December Climate Briefing: Atmosphere Resists El Niño Participation
Read our ENSO Essentials & Impacts pages for more about El Niño and La Niña.
Tony Barnston provides an overview of the briefing:
Typically, as we near the end of a calendar year, there is relative certainty about the anticipated state of the El Niño Southern Oscillation in the coming months. At this time of year, the ENSO cycle is in a less chaotic state, and we can usually tell whether it’s going to be El Niño, La Niña or neither.
Unfortunately, the recent pattern — El Niño-like conditions in the ocean but lack of atmospheric participation — has held on stubbornly. Sea-surface temperatures are still above average in the equatorial region of the Pacific Ocean that defines El Niño events (called Niño3.4 – see tweet below), and they’ve been above the +0.50ºC anomaly threshold that helps define El Niño since the week of September 24, 2018.
The atmosphere, however, has actually become less El Niño-like in the last month. Whether the atmosphere begins participating will determine if an El Niño event is officially declared in the coming months. Why aren’t the El Niño winds and other atmospheric indicators kicking in? It’s not just sea surface temperatures in Niño3.4 that matter, it’s also the overall pattern across the equatorial Pacific. Since there are warmer-than-average SSTs across the basin all the way to the west-central Pacific, the typical El Niño changes in circulation aren’t as likely to happen. More on how El Niño forms on our ENSO resource page.
For an El Niño to be made official in the historical record, the Niño3.4 SST anomaly would have to stay above the +0.5ºC threshold for five consecutive, overlapping three-month averages. There is a 96% chance, based on the models, for El Niño SST conditions in the current December – February season. Scientists from IRI and the National Oceanic and Atmospheric Administration’s Climate Prediction Center (CPC) are waiting for atmospheric El Niño conditions to make an appearance before declaring an El Niño advisory, which would mean that El Niño conditions are observed and expected to continue. In June, CPC/IRI issued an El Niño Watch, which remains in effect.
Seasonal temperature and precipitation forecasts based on the latest data show some influence from the predicted El Niño. The strongest effects on precipitation patterns are in Indonesia, the Philippines and western Australia, with moderate-to-high odds for drier-than-average conditions. In the United States, there are only slightly raised odds for a wetter-than-average winter across the southern part of the country, and northern California has an elevated chance of drier-than-average conditions. See more on the seasonal forecasts further down in this post.
To predict ENSO conditions, computers model the SSTs in the Nino3.4 region over the next several months. The plume graph below shows the outputs of these models, some of which use equations based on our physical understanding of the system (called dynamical models), and some of which use statistics, based on the long record of historical observations.
Model predictions of the SST anomalies in Nino3.4 continue to show the development of an El Niño. The averages of both the dynamical and statistical models predict an El Niño event right on the weak/moderate borderline of +1.0ºC for the next several months, and then a dip into the weak category for the remainder of the forecast period. This forecast is nearly unchanged from last month’s.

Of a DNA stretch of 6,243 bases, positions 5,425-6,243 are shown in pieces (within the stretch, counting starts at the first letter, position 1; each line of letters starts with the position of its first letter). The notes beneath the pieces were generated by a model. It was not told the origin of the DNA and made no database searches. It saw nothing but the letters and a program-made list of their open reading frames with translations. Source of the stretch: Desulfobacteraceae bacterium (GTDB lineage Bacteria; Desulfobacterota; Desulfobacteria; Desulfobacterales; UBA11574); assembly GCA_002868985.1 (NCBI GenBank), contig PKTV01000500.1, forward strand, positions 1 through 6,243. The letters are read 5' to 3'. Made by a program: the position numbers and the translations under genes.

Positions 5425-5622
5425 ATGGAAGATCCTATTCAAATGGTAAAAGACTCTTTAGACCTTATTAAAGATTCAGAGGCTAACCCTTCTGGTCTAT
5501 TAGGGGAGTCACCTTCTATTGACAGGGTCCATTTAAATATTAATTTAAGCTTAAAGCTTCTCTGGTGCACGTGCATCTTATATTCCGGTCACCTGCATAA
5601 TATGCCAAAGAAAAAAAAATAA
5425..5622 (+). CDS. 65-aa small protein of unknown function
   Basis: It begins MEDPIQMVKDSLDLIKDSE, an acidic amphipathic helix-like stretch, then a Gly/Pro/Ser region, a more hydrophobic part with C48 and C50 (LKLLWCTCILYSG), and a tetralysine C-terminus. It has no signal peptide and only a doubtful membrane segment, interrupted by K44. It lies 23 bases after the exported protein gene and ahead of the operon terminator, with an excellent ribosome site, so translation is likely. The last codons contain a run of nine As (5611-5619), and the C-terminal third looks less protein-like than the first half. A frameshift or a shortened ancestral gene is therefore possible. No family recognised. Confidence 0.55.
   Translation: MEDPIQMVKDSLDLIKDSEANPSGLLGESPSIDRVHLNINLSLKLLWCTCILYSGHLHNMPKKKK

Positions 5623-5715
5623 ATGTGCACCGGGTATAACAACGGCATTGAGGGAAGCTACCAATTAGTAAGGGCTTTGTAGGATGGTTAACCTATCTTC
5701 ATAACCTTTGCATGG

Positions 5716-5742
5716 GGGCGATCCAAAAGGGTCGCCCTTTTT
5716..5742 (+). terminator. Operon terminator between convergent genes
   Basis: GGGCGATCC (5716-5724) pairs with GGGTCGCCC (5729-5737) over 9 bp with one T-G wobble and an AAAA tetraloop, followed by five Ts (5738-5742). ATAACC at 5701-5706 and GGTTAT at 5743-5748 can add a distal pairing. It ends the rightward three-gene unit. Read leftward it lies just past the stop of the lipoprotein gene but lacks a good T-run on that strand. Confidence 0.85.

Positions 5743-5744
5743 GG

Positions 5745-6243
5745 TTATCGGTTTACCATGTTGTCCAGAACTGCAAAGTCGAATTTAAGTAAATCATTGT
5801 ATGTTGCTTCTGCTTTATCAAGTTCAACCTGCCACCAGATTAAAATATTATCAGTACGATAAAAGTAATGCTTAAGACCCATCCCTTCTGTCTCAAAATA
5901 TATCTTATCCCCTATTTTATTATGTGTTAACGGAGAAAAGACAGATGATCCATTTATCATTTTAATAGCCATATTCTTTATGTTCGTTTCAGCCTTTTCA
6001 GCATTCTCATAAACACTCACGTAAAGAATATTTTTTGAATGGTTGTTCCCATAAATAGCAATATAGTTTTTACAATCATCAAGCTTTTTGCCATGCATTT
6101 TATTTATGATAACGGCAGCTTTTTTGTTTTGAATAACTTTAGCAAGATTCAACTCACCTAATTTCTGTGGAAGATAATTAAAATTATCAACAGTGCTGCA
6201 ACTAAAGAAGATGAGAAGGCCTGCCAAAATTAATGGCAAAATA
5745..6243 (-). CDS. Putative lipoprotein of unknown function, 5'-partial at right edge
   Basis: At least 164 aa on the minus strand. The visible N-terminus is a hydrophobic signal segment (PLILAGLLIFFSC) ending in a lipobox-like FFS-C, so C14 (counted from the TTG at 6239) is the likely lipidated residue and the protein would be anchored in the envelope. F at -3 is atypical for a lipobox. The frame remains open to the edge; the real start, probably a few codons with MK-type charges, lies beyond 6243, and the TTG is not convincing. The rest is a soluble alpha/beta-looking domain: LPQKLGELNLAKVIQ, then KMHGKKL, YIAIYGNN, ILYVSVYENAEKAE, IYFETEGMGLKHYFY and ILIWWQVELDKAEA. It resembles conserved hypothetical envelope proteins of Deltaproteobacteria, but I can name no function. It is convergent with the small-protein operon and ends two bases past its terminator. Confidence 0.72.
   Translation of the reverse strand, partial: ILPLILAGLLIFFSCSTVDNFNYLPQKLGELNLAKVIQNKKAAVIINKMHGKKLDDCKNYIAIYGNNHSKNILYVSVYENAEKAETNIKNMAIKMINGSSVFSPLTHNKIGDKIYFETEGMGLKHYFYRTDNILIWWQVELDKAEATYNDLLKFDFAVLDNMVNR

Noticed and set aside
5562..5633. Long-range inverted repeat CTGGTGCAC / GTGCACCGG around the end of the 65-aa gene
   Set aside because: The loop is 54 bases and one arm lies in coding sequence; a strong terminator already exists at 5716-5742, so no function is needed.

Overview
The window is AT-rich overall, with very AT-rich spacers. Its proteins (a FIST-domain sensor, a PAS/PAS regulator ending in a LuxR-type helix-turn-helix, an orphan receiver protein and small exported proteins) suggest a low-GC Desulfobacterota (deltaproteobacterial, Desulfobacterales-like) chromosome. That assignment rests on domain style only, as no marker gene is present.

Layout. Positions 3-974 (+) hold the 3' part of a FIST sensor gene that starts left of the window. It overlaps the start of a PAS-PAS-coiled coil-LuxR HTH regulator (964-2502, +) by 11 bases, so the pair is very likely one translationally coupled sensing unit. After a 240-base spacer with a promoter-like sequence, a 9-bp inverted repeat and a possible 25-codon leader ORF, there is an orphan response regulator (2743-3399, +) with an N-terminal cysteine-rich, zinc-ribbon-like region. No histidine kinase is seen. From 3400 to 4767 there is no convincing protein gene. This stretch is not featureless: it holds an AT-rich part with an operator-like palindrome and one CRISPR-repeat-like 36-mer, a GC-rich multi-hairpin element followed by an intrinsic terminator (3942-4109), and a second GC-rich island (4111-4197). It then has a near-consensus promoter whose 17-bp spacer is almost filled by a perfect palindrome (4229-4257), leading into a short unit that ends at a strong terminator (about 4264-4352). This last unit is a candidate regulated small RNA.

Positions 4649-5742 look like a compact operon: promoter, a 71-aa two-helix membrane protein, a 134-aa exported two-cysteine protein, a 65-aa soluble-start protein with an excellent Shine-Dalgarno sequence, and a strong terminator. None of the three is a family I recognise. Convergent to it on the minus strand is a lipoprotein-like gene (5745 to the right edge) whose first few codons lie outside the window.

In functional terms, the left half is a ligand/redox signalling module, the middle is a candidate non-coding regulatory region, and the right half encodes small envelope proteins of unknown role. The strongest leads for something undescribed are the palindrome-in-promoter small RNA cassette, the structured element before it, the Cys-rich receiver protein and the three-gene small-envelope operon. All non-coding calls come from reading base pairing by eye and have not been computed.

Based on the model outputs, odds for El Niño conditions are at or above 90% through the March – May season. The chances for El Niño conditions are slightly lower in the official probabilistic forecast issued by CPC and IRI in early December than in this mid-month CPC/IRI forecast. This early-December forecast uses human judgement in addition to model output, while the mid-month forecast relies solely on model output. More on the difference between these forecasts in this IRI Medium post.
ENSO in context: Resource page on climate variability
Regarding the ending of the possible El Niño event, both the official forecast and the models-only forecast call for El Niño conditions as the most likely ENSO state through the remainder of the forecast period. More on the possibility of an El Niño event next year, and comparison to the 2014-2016 El Niño activity, in last month’s briefing update.
IRI’s Global Seasonal Forecasts
Each month, IRI issues seasonal climate forecasts for the entire globe. These forecasts take into account the latest model outputs and indicate which areas are more likely to see above- or below-normal temperatures and precipitation.
For the upcoming January – March season, odds are moderately to strongly tipped in favor of below-normal rainfall across the Philippines, parts of Indonesia, northern and western Australia, southern Africa, Central America, the Caribbean, and northern California. Above-normal precipitation is not predicted with as high odds or over as broad areas as below-normal precipitation is predicted, but there are many areas with somewhat enhanced odds for above-normal precipitation, including Mongolia and the U.S.-Mexico border region.
All forecast maps, including temperature in addition to precipitation, and also including a description of the methodologies, are available on our seasonal forecast page. Additional forecast formats, such as our flexible forecast maproom, are available in the IRI Data Library.
Learn more about El Niño and La Niña on our ENSO resources page, and sign up here to get notified when the next forecast is issued. In the meantime, check out #IRIforecast.
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